Before I even start this review, I feel as if I have to address “the issue” upfront. October Baby has been criticized as anti-abortion propaganda, and even watching it (and listening to the audiobook) with that thought in mind, I honestly didn’t see it. Yes, the book/movie is about a 19-year-old young adult woman who finds out that she’s adopted, and then that she was the product of a failed abortion, but how does that fact alone mean that one couldn’t watch it even if one had a “pro-choice” viewpoint? I really don’t understand that. Certainly not every piece of media that features someone choosing an abortion is derided as “pro-abortion”?
I know that the issue of abortion is a sensitive one. Most of us have been touched by it in some way or another, if not yourself, then a friend, a relative — someone we know made a choice when faced with an unexpected pregnancy. So — yes, that’s the plot, but is it preachy? No. It’s really a coming of age story with a sweet teen love story added in for good measure.
It’s rated PG-13 because of “mature content,” but there is no profanity and no sexual content. I want to watch it again with my teen daughter.
I love a good coming-of-age personal exploration story. College is always a time of questioning and separating yourself somewhat from your family of origin, figuring out what your dreams are and deciding if you have the guts to chase them (this theme in particular is much more pronounced in the book version). Add in the crisis of finding out you are adopted when you are a college freshman and get instant dramatic tension.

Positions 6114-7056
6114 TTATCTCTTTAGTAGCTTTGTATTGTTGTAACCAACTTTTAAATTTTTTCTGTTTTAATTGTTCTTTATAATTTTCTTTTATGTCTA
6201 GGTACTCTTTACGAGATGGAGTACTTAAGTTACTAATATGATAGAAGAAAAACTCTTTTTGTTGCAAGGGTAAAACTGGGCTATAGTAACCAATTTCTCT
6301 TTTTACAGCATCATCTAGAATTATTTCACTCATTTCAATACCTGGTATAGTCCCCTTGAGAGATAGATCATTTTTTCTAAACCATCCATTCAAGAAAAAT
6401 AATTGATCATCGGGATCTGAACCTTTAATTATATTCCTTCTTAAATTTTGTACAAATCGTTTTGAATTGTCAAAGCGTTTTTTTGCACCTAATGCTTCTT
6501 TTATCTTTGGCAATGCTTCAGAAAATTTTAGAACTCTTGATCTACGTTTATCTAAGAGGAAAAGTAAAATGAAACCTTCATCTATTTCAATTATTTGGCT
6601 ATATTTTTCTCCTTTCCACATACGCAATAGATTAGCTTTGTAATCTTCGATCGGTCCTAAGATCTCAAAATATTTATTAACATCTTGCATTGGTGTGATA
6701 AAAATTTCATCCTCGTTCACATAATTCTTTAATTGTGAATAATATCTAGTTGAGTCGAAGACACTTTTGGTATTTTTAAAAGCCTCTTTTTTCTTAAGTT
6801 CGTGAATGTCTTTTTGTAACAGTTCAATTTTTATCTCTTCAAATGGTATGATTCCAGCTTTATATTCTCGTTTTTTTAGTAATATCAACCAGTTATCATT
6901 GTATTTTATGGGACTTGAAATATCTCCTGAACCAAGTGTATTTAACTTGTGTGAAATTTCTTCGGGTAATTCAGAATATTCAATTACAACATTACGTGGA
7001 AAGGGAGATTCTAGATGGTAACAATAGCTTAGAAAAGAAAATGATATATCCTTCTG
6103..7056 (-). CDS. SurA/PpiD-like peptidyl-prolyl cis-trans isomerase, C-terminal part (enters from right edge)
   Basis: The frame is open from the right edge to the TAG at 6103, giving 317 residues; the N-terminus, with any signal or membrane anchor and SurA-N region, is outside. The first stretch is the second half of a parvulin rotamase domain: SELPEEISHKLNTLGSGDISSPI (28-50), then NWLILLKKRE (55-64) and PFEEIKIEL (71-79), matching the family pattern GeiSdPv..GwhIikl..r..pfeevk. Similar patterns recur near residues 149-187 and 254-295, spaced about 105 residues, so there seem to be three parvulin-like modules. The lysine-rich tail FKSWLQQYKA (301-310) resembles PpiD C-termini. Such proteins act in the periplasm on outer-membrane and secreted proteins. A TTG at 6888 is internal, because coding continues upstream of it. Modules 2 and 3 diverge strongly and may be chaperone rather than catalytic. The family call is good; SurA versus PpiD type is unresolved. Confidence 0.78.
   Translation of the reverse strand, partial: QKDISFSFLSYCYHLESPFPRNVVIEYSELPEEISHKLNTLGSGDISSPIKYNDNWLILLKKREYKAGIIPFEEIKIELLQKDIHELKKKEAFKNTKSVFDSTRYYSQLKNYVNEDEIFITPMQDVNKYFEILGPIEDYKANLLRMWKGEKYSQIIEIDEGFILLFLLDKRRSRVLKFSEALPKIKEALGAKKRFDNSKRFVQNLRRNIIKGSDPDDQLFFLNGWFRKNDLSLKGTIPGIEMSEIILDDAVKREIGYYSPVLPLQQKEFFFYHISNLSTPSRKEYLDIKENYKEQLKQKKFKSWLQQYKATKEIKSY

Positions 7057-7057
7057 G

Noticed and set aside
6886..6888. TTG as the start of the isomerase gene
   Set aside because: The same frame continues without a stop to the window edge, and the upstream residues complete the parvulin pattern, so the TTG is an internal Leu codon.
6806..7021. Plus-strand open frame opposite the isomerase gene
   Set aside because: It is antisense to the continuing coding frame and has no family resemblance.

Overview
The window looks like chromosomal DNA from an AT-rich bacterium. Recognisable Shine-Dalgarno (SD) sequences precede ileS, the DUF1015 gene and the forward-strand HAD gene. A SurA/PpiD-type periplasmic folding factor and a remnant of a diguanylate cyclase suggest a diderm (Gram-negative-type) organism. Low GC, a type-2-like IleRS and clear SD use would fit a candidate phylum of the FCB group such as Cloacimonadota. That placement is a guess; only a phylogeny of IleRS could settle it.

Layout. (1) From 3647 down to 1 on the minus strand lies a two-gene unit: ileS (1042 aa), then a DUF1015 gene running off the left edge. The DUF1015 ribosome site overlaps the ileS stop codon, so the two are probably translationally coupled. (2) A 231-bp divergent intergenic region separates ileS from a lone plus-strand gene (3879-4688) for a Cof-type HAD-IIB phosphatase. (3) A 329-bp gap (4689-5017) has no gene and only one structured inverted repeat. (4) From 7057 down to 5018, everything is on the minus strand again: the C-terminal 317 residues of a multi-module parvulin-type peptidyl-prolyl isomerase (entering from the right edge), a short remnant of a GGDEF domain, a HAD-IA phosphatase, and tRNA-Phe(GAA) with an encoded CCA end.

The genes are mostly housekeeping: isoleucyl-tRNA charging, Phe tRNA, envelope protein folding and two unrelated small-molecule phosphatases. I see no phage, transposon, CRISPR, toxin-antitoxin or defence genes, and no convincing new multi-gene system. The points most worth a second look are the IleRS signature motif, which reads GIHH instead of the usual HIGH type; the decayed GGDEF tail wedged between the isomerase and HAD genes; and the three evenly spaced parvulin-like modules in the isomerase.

The movie was good, but the book (which I listened to on Brilliance audio) was even better. That’s generally a given, except in rare circumstances, but in this case, October Baby is a novelization based on the book. So, it goes backwards. Beyond the Grease graphic novel I had (yes, complete with real stills from the movie — how I wish I had that today!), this is rarely a good thing. But I hadn’t yet seen the movie and was interested in the story, so I requested the audiobook for review. It’s read by Rachel Hendrix, who plays Hannah in the movie, and in some ways, it is almost like a teleplay. The descriptions are very visual. But because it’s a book, there’s more internal thoughts and motivations, which enhances it. I read the book first, but I would have missed some of the backstory in the movie had I just watched the movie.
Speaking of backstory, the book version does hit a little bit more on the impact of abortion, because another character comes forward and shares that she was forced to abort a baby when she was a teenager. But it still is just sharing her choice — her regret and pain over that decision. And I’ve never read a review of a coming of age story when a character has an abortion that is criticized as “preaching abortion.” Sorry — I can’t stay off that soapbox. Not the soapbox of life, which I’m pro-, but the soapbox of letting different opinions be expressed/experienced/heard.
So if you enjoyed the movie, I can recommend that you check out the book or audiobook for sure. If you haven’t seen the movie, check out the book first. I’m glad I did.